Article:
To support our growing partnership with the National Forest Company, team members based at our Support Centre in Leicestershire recently took part in a tree planting day.
Over two sessions, the team planted 500 new trees at Cadborough Hill Wood in the heart of The National Forest.
Created between 2011 and 2013 with the planting of 20,000 trees, much of Cadborough Hill Wood was covered by large areas of ash trees. However, unfortunately these trees are now affected with Ash Dieback and will eventually die.
Forest Holidaysâ€™ aim for the day was to day to be proactive in demonstrating how to respond to the disease, and involved planting in between the ash trees with different tree species as part of a programme to ensure that the wood is fully stocked with healthy trees
Both the morning and afternoon session began with a presentation from the National Forest Company on some of the strategies that are employed in the creation of The National Forest in order to lessen the impact of pests and diseases and build a resilient forest. Participants then took to Cadborough Hill Wood, where Woodland Officer Simon Greenhouse and The Conservation Volunteers aided them to plant new saplings.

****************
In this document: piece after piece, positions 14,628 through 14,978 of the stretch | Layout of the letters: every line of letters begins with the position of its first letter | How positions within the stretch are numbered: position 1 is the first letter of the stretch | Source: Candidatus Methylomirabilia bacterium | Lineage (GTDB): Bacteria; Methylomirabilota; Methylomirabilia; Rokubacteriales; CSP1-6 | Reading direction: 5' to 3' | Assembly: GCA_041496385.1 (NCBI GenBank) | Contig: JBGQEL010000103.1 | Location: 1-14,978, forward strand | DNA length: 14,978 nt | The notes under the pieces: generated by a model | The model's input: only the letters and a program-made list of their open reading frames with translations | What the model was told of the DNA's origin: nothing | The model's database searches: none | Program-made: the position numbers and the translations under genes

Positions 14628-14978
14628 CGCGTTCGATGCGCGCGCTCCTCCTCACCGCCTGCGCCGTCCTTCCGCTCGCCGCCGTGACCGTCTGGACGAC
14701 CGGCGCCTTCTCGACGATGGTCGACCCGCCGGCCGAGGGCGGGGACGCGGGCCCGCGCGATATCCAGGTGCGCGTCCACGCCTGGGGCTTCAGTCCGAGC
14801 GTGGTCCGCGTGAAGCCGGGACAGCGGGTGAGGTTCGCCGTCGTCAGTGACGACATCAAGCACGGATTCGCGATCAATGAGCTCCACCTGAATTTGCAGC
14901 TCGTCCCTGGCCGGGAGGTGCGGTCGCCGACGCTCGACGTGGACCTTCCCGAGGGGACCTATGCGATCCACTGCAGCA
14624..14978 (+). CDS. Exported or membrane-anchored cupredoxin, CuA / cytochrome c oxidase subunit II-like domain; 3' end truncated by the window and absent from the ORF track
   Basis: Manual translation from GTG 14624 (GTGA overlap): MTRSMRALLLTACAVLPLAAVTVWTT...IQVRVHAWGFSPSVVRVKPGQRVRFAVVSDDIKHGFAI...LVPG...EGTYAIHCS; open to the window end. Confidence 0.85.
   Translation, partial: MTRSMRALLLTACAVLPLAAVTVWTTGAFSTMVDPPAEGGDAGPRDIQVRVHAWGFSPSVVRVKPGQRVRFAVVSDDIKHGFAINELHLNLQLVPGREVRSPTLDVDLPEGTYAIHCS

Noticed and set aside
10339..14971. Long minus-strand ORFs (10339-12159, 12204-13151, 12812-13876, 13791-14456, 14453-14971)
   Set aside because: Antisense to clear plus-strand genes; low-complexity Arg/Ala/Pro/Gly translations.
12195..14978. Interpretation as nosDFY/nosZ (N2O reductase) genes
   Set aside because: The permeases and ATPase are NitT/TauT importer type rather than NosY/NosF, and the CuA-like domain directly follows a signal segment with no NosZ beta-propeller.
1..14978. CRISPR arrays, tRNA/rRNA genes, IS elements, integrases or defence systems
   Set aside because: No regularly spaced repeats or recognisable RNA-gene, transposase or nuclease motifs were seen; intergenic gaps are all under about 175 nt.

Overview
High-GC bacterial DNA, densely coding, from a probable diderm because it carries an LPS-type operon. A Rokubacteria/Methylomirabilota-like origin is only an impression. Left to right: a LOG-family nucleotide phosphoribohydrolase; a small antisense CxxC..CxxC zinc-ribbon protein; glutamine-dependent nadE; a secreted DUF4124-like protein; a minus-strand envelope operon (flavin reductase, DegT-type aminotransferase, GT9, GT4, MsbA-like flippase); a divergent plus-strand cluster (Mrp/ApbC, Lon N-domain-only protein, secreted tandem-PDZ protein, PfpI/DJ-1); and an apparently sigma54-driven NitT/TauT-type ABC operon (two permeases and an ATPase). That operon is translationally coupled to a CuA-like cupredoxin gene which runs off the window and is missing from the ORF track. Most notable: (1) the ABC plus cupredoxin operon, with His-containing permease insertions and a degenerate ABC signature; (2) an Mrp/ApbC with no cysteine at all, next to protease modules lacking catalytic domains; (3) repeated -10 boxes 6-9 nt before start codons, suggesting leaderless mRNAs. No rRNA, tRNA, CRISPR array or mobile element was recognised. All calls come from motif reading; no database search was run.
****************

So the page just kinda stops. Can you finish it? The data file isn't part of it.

Bruce McKendrick, Chief Executive Officer at Forest Holidays, said: â€œOur woodland management days with the National Forest are not only great fun but also a great way to support the growing partnership between our two organisations, whilst also supporting our joint aims of protecting the forest and its ecosystems.â€
The partnership between the two organisations was forged six months ago, with the common aim of ensuring that our forests are healthy, sustainable and wildlife-friendly environments, protected today and for future generations.
There has been huge interest in the planting of new trees of late with BBC Breakfast teaming up with the National Forest Company to plant 2000 trees to create a new BBC Breakfast Woodland.
John Everitt, Chief Executive of the National Forest Company, said:Â â€œIt is vital that our young woodlands are well managed to ensure they can support access, wildlife and timber production. This woodland programme with Forest Holidays shows how we are actively responding to diseases such as Ash Dieback by promoting mixed planting and practical management.â€